October 19, 2011
Lisa Randall, Laureate 2009, is a groundbreaking physicist who has recently published her second book aimed at a popular audience, Knocking on Heaven’s Door. The book balances hard facts with fun stories and personal reflections.
Will the Large Hadron Collider Explain Everything?
By JIM HOLT; Published in the New York Times October 7, 2011
Lisa Randall is a professor of physics at Harvard and one of the more original theorists at work in the profession today. In the fancifully titled “Knocking on Heaven’s Door,” her second book for a popular audience, she has two avowed aims: first, to explain where physics might be headed now that the Large Hadron Collider — the enormous particle accelerator on the Swiss-French border — is finally up and running; and second, to air her views on the nature of science, its fraught relations with religion, and the role of beauty as a guide to scientific truth. Her book thus alternates between the nitty-gritty of particle physics and meditations of a more rarefied sort. Stitching the whole thing together are passages recounting the author’s globe-trotting adventures: accepting the key to the city from the mayor of Padua, chatting up a scientifically curious actor on a flight to Los Angeles, attending the Barcelona premiere of an opera about physics for which she had written the libretto.
The magnet core of a particle detector on the Large Hadron Collider. “The L.H.C. belongs to a world,“ Randall writes, “that can only be described with superlatives.“
So where is physics headed? Before grappling with this question, it might be wise to ask first where physics is. And the cynical answer is, about where it was in the 1970s. That was when the finishing touches were put on the so-called Standard Model of particle physics. The Standard Model describes, in a single mathematical framework, the basic constituents of nature and three of the four known forces that govern their interactions: electromagnetism; the “strong” force, which holds the nucleus of the atom together; and the “weak” force, which causes radioactive decay. The Standard Model is not particularly elegant; indeed, it’s something of a stick-and-bubble-gum contraption. But in the decades since it was formulated, it has predicted the result of every experiment in particle physics, and with terrific accuracy.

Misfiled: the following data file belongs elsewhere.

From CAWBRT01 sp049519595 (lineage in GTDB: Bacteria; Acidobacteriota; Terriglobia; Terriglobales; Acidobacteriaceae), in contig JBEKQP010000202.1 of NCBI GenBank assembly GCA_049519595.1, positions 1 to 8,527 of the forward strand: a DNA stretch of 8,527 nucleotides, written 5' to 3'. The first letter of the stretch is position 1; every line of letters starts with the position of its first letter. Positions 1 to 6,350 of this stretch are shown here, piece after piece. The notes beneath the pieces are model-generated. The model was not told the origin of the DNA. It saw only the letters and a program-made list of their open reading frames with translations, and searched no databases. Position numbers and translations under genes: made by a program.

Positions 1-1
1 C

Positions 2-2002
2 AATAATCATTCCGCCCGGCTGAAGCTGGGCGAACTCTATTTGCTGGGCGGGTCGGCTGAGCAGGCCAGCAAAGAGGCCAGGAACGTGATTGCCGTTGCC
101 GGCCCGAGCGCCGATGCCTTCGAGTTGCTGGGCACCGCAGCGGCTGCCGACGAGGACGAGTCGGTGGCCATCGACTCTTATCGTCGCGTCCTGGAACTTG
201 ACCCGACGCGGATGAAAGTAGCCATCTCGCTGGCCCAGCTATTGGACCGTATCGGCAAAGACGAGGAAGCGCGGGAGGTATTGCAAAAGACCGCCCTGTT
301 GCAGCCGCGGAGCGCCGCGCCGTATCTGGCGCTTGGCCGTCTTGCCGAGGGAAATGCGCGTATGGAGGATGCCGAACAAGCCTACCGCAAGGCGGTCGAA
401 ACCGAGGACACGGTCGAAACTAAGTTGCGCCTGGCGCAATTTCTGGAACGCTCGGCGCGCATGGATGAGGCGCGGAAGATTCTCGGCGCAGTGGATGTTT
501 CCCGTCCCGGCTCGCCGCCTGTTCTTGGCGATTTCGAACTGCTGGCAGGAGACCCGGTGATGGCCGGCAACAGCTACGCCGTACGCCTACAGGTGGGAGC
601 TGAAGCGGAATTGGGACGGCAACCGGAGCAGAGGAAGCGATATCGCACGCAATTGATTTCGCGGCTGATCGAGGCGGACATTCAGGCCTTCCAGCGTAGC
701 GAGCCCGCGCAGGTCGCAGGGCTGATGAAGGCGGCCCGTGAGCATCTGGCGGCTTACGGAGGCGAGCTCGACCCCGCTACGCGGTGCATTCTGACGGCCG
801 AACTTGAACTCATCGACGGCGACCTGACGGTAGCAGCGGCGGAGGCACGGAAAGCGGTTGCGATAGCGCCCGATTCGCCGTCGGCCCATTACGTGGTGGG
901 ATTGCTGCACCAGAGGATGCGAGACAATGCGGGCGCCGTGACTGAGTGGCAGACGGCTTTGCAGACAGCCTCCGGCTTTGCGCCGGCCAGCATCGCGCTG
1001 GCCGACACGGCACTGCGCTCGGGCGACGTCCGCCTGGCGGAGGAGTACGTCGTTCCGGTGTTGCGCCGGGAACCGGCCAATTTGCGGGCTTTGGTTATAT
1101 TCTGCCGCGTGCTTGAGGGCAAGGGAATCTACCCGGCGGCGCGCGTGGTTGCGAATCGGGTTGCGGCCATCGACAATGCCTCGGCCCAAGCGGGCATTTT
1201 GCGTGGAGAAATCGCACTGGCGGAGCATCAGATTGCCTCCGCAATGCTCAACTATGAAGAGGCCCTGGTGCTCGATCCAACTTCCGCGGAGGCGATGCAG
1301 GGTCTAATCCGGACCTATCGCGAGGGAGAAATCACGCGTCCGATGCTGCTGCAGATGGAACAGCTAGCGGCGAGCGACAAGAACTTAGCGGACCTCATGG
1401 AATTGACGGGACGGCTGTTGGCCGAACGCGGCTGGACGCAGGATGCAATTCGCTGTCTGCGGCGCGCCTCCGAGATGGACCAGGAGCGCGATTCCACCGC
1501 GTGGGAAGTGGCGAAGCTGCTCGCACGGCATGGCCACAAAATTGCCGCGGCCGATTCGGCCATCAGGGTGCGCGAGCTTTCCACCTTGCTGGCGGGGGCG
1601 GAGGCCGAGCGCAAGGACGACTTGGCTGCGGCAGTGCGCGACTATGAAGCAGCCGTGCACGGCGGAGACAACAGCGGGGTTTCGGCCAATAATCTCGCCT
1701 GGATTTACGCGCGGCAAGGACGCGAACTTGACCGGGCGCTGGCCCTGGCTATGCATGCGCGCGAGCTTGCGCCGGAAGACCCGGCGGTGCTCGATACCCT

There is one obvious problem with the Standard Model. It leaves out the fourth force of nature, the earliest one to be discovered and the one with which we’re most familiar: gravity. Nobody has yet figured out how to describe gravity in the same language — the language of quantum mechanics — the Standard Model uses to describe the other three forces. So we need a separate theory for gravity: Einstein’s general relativity theory.
Some physicists of a conservative kidney, like Freeman Dyson, are reasonably content with this division of labor. Let the Standard Model handle the small stuff (atoms on down), they say, and general relativity handle the massive stuff (stars on up). Never mind that the two theories give inconsistent answers at extreme energies, where very small things can also be very massive; we can’t observe such energies anyway.
But other physicists insist that an entirely new framework must be found, one that would transcend the Standard Model by putting all four forces on the same theoretical footing. Only then, they argue, will we understand how nature behaves at energies like those that prevailed at the Big Bang, when the four forces acted as one. The best candidate for such a unifying framework seems to be string theory.
String theory is a top-down approach to progress in physics — total revolution from above. Once you find the right principles to describe nature at the very highest energies, all else follows. The problem with string theory is that so far at least, it makes no testable predictions. Since string theorists are working in the dark, experimentally speaking, some say they are not really doing science, but rather pure mathematics.